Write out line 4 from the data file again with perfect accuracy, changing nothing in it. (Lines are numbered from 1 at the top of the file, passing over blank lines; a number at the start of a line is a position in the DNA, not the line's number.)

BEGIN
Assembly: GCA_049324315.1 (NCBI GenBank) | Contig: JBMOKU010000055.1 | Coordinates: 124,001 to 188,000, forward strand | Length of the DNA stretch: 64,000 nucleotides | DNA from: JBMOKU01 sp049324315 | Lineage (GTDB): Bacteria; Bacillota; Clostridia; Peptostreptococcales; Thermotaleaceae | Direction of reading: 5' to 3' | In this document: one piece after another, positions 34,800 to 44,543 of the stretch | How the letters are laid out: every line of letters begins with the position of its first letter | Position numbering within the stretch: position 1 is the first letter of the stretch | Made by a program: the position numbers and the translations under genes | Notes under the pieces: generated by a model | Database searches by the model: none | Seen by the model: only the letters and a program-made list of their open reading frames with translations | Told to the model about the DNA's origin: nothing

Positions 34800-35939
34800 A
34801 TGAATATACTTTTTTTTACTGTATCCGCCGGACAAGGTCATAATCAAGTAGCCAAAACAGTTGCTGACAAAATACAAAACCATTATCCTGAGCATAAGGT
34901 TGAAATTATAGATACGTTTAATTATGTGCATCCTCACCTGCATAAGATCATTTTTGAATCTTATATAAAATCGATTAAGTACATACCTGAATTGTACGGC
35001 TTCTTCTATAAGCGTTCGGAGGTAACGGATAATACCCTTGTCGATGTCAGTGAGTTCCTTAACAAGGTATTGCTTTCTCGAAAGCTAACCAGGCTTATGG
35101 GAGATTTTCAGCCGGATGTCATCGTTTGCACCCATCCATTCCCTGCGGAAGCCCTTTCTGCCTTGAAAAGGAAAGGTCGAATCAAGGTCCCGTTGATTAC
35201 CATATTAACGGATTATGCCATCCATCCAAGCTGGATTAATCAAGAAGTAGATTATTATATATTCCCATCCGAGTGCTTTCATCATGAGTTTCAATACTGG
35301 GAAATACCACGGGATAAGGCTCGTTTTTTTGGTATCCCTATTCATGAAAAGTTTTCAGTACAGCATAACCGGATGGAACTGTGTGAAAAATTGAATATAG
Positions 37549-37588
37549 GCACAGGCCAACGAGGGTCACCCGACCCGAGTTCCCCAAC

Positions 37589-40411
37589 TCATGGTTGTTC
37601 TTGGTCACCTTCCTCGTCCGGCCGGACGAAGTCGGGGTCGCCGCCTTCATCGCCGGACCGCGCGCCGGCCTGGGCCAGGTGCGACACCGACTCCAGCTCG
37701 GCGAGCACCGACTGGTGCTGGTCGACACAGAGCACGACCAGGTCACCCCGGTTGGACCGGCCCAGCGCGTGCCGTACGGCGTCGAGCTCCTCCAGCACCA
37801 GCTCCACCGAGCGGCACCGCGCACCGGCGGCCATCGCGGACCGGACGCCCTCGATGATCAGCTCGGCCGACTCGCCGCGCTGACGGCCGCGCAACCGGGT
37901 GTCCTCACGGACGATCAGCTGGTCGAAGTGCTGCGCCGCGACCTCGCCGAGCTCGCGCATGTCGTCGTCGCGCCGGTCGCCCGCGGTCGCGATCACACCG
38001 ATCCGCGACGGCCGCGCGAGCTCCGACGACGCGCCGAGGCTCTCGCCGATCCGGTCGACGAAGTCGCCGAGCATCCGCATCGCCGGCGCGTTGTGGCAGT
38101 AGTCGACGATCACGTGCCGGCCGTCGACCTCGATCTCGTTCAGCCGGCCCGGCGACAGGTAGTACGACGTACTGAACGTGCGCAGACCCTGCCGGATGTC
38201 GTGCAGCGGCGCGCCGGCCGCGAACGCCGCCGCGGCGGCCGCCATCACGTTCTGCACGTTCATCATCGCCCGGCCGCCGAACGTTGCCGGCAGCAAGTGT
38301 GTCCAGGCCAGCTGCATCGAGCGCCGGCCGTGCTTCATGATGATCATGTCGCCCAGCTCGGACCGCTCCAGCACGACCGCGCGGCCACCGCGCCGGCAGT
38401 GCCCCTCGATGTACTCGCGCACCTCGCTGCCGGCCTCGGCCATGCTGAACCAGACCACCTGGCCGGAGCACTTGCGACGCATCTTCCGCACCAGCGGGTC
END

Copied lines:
34801 TGAATATACTTTTTTTTACTGTATCCGCCGGACAAGGTCATAATCAAGTAGCCAAAACAGTTGCTGACAAAATACAAAACCATTATCCTGAGCATAAGGT